I think I dislike marathon recovery more than I dislike marathon tapering. I’m bored, I’m restless, and I just want to GO! But I know that to keep myself healthy I need to stay put. It’s very frustrating. Tapering is hard because you have a big race looming over you and you’ve just spent the better part of 3 months working your butt off to get ready for it, and now all of a sudden you are slowing down, cutting mileage and resting! Agggggh!
Recovery time sucks for a different reason. I am still on a race high. I had a great training cycle (some bumps, but not too bad), a great race, and an awesome finish time. And nothing hurts. And I’m hyper and giddy and ready to go again! But I did just deal with an over-training scare. And I do know what happens to athletes who push too hard. So I am forcing a rest.
But I’m not tired!
I admit it; I’ve got the post-marathon blues. I’m just floating along with no real direction. I miss training. I miss racing. It was only a week and a half ago, but feels like forever. I reminisce. I sorta-kinda feel like I don’t have a purpose. Which of course is ridiculous considering the fact that I have work to do, three kids to schlep all over town, and a growing chicken farm to balance. Oh yeah…and a lot of laundry and dirty dishes.
I am making a point of at least trying to enjoy my down time. I am actually LOOKING at the trees when I go for walks. I LISTEN to the birds. I FEEL the sun and wind. Connecticut is beautiful in the Spring and I’m trying to enjoy it. I know that if I give in to my desires and start training again I’ll just get hurt. And then instead of simply slowing down, I’ll be forced to stop altogether, and that won’t do me any good in future races.
I’ve found little info on what to do AFTER a marathon. The advice is vague if offered at all. So, I’m going to offer my own experiences. I hope they help!
- If you’re not injured, then set a time frame. I haven’t been injured from a marathon yet, but I have walked away very unhappy. The recovery time from a marathon can feel like hell when all you want is redemption from a bad race. It can also feel like a mean taunt when you’ve done well and are excited to go again. But rest is key to fast times, so go ahead and do just that. But mark it on your calendar so you don’t drive yourself crazy wondering when it’s over.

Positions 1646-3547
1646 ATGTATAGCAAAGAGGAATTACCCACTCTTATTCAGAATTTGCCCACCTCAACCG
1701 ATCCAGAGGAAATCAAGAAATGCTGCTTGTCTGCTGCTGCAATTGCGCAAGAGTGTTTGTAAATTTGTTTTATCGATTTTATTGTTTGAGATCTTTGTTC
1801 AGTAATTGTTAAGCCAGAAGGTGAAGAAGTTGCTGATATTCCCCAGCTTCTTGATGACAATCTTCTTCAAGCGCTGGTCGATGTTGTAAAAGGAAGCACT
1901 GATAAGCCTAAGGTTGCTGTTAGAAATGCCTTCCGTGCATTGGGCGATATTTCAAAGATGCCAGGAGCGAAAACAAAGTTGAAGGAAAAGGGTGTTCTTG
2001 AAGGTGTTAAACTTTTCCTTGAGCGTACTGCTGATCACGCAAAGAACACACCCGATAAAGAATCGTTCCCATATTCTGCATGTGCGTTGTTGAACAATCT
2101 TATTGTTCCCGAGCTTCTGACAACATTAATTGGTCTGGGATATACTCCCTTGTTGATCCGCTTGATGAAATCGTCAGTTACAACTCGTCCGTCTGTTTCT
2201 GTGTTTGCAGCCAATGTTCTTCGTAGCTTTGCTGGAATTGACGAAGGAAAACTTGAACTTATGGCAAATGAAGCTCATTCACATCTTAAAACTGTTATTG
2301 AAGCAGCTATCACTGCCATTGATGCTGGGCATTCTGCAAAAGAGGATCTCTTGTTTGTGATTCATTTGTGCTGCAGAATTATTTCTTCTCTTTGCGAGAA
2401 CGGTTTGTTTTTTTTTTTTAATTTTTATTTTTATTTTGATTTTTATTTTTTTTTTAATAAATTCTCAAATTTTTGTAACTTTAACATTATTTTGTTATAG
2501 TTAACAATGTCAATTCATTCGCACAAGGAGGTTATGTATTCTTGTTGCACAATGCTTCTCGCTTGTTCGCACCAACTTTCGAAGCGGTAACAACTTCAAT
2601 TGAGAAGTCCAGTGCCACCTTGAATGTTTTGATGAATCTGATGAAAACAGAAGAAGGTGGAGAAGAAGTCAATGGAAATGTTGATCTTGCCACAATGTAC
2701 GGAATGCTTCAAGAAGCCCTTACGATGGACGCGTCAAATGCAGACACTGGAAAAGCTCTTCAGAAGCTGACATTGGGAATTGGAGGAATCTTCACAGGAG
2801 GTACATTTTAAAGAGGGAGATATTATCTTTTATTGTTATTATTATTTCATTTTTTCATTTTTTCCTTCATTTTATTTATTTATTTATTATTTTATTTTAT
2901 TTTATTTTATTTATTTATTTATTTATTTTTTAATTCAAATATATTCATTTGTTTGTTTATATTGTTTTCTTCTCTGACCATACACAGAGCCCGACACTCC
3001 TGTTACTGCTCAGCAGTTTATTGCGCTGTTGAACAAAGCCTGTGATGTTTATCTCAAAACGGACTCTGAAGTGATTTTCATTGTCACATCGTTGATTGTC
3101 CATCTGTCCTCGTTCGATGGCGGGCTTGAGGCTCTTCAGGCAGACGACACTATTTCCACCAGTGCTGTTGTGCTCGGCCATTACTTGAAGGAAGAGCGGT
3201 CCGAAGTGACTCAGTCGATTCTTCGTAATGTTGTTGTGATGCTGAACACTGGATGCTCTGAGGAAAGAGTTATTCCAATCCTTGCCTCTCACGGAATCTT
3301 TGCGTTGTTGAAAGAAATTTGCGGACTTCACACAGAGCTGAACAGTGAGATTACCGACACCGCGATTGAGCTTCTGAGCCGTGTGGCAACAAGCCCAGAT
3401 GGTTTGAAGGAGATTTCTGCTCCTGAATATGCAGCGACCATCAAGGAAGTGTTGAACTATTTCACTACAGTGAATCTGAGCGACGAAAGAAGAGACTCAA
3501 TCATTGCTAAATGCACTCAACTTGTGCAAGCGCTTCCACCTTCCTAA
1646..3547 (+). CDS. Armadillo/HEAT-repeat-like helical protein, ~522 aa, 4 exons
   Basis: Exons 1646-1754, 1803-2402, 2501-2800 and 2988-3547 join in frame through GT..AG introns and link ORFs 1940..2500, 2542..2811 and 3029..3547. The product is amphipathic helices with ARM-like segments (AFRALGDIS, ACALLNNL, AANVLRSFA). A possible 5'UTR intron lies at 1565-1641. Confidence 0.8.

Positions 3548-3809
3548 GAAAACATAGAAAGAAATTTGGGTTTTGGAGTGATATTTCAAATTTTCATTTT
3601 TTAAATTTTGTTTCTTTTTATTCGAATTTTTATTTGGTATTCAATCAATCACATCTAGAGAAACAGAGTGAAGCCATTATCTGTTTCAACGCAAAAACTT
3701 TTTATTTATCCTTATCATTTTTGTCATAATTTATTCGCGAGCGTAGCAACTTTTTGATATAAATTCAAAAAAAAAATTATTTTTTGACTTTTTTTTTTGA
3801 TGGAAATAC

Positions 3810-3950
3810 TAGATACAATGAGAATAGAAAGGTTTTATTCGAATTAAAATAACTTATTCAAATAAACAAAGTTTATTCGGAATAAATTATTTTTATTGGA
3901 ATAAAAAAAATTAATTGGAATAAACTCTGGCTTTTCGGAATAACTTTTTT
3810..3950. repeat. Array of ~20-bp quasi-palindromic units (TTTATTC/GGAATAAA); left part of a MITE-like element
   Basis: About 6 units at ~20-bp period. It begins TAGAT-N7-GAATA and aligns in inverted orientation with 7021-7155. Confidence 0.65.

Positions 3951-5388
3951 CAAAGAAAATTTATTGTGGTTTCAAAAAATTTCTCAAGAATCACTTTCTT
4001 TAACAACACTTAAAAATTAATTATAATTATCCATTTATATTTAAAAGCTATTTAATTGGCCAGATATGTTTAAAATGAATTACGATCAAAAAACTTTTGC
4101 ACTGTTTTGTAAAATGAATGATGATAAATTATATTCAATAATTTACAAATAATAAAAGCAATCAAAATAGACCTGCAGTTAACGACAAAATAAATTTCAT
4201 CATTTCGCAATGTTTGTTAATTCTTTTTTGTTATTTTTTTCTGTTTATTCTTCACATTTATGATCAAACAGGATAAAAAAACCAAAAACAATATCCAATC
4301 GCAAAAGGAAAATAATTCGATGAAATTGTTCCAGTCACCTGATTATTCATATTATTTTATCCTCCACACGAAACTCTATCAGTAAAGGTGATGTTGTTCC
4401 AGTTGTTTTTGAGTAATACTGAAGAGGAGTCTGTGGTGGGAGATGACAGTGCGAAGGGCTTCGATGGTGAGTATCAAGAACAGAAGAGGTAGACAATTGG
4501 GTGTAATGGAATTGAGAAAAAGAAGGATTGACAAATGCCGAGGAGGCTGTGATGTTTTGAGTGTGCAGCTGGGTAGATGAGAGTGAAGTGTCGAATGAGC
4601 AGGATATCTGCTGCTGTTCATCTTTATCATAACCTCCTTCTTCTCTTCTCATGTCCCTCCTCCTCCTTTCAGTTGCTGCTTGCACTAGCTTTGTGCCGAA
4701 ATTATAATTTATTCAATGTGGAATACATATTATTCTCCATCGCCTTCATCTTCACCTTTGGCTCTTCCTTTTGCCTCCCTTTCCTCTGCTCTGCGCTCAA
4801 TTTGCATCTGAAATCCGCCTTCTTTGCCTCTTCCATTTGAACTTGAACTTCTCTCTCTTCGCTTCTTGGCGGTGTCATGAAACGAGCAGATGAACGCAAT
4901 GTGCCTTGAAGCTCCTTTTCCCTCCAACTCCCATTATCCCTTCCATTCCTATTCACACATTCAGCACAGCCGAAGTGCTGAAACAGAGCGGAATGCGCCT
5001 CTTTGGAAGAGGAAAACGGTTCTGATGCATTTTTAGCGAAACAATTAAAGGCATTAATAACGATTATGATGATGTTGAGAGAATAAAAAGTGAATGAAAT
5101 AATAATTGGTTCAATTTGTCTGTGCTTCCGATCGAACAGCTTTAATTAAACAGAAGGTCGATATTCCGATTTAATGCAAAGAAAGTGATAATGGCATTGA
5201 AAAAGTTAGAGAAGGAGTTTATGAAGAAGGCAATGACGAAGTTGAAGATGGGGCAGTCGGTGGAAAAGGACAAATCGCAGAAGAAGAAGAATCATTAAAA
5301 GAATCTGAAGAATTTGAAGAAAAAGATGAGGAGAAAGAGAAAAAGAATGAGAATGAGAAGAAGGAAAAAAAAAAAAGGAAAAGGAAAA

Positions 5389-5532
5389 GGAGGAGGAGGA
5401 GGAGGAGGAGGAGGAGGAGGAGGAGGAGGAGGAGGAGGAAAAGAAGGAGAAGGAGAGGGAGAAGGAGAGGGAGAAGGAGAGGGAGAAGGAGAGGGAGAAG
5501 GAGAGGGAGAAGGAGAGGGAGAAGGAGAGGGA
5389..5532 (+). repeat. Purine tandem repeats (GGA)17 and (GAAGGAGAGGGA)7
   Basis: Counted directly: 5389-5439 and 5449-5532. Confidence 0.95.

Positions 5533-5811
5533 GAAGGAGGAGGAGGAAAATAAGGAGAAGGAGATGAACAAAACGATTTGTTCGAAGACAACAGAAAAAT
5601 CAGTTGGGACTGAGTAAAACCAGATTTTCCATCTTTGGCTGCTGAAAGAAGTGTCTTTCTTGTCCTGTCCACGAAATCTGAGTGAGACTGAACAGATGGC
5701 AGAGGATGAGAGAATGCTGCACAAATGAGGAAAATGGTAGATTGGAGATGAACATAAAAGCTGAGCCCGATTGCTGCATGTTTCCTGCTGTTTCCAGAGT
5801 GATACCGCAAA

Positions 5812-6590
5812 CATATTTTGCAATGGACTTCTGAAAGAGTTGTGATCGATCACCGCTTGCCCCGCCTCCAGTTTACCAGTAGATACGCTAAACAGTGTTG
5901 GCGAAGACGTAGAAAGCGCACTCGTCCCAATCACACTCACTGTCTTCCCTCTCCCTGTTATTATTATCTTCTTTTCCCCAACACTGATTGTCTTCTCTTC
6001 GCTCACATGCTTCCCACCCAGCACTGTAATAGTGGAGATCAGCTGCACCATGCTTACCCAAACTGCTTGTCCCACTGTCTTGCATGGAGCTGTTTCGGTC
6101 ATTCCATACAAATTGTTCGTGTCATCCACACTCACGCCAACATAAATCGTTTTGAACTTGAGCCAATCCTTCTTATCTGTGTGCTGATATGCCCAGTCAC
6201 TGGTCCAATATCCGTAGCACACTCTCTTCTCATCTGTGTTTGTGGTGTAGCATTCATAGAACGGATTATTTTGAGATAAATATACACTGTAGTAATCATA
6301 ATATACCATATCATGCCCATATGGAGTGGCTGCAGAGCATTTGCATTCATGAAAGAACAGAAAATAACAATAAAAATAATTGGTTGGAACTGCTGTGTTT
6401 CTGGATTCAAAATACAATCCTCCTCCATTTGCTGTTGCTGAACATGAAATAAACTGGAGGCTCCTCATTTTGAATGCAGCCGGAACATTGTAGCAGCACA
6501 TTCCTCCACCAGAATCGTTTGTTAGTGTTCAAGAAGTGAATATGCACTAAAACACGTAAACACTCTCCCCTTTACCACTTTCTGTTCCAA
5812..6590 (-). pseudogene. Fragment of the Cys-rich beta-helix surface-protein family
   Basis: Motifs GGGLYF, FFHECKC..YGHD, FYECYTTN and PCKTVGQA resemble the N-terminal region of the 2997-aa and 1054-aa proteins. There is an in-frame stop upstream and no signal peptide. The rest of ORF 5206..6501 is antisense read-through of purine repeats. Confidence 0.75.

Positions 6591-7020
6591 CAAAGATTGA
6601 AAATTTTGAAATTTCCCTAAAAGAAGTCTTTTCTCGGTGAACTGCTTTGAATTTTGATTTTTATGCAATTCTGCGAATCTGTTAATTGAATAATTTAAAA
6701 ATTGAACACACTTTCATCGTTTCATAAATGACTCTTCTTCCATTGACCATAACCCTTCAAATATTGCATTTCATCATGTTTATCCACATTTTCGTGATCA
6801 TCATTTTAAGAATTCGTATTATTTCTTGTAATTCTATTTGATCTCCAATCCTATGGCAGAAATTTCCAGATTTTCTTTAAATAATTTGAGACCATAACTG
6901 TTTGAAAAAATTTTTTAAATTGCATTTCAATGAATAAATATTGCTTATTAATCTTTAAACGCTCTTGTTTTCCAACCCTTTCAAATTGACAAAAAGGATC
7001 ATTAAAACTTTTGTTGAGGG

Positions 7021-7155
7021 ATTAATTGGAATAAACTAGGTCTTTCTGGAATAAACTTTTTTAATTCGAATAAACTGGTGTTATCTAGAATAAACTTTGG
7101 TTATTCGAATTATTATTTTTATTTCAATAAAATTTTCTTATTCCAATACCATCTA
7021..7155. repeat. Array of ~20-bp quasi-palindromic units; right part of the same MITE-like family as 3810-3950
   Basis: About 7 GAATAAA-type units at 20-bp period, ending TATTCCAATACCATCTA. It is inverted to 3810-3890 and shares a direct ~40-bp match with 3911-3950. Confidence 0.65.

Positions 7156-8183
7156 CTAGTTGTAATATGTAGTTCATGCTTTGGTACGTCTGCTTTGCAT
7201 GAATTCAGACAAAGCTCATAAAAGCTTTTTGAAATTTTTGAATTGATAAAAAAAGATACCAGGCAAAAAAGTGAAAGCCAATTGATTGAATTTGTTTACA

- Create a Recovery Plan. You planned your workouts. You planned your meals. You may have even planned your pit stops, and now you are suddenly drifting just because you are post race. There are a few post-marathon recovery plans out there, but you don’t need anything formal. But I have found that simply writing it down helps me feel focused. I’m a planner. I like to know what’s happening next. I like things to be in order. I hate free for alls. Even though my Recovery Schedule isn’t anything fancy, I still like to plan it out, write it down.
- Go EASY! I know several people who run marathons back to back. And guess what – they are always in pain! Go easy. Go so much easier than you think is necessary. The day after a marathon, do nothing. Take the day off from work. Skip chores. Watch a lot of TV. The first week post-marathon shouldn’t include any running at all. I do go for walks every other day. And I do what I can to avoid stairs. Weeks 2 & 3 after a marathon I run super easy pace (I’m talking at least 3 minutes per mile slower than your race pace) for 30-40 mins every other day. I won’t add any weight training or faster runs back until Week 4.
- Do something else. Now is a great time to jump in the swimming pool for a few laps or hop on a bike for a ride. Make plans for your next training cycle. Scope out new races. Look into new recipes. Plan a non-running related activity.
- Enjoy the down time. It’s tough to work so hard and then suddenly not. But rest assured, you are not being a slacker and you are not losing fitness. Enjoy yourself and those around you. I know my family is pleased that I’ve finally stopped talking about running. And, in a way, I kind of am too.